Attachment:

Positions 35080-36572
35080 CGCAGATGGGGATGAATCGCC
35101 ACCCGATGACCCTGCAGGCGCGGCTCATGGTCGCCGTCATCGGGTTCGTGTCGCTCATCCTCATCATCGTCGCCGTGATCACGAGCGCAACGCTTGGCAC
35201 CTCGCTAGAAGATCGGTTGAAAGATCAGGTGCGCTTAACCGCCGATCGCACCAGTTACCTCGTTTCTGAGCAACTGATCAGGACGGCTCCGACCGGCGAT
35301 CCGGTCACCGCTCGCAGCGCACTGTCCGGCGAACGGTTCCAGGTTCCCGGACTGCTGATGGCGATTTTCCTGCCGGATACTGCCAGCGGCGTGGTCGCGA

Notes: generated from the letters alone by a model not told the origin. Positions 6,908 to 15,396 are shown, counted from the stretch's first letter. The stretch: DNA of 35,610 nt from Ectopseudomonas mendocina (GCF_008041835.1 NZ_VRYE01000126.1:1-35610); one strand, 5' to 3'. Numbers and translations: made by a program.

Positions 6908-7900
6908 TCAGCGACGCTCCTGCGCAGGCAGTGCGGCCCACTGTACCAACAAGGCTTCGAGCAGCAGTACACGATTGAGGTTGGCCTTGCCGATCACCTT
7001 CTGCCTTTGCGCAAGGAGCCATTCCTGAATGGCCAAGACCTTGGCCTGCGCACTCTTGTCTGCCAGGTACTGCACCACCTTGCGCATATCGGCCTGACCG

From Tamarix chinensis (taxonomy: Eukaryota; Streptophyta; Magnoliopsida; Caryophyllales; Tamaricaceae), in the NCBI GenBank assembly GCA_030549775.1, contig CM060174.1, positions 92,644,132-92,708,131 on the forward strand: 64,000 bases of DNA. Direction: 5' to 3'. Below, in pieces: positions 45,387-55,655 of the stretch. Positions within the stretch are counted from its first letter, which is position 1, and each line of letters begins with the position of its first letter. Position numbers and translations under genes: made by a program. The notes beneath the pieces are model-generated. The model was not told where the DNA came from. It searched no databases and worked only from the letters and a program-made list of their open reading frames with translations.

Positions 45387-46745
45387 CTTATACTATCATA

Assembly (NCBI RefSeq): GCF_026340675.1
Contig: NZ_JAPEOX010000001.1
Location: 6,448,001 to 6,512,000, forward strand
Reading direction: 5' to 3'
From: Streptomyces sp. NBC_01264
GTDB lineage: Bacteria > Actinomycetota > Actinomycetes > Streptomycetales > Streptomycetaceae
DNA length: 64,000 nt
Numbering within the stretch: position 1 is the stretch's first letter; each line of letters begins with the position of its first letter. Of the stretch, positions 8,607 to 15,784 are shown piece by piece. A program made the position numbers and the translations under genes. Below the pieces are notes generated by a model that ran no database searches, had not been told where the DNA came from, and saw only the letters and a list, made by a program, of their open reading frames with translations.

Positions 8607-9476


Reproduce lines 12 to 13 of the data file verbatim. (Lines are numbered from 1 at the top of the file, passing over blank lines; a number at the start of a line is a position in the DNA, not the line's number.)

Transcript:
45387 CTTATACTATCATA

Assembly (NCBI RefSeq): GCF_026340675.1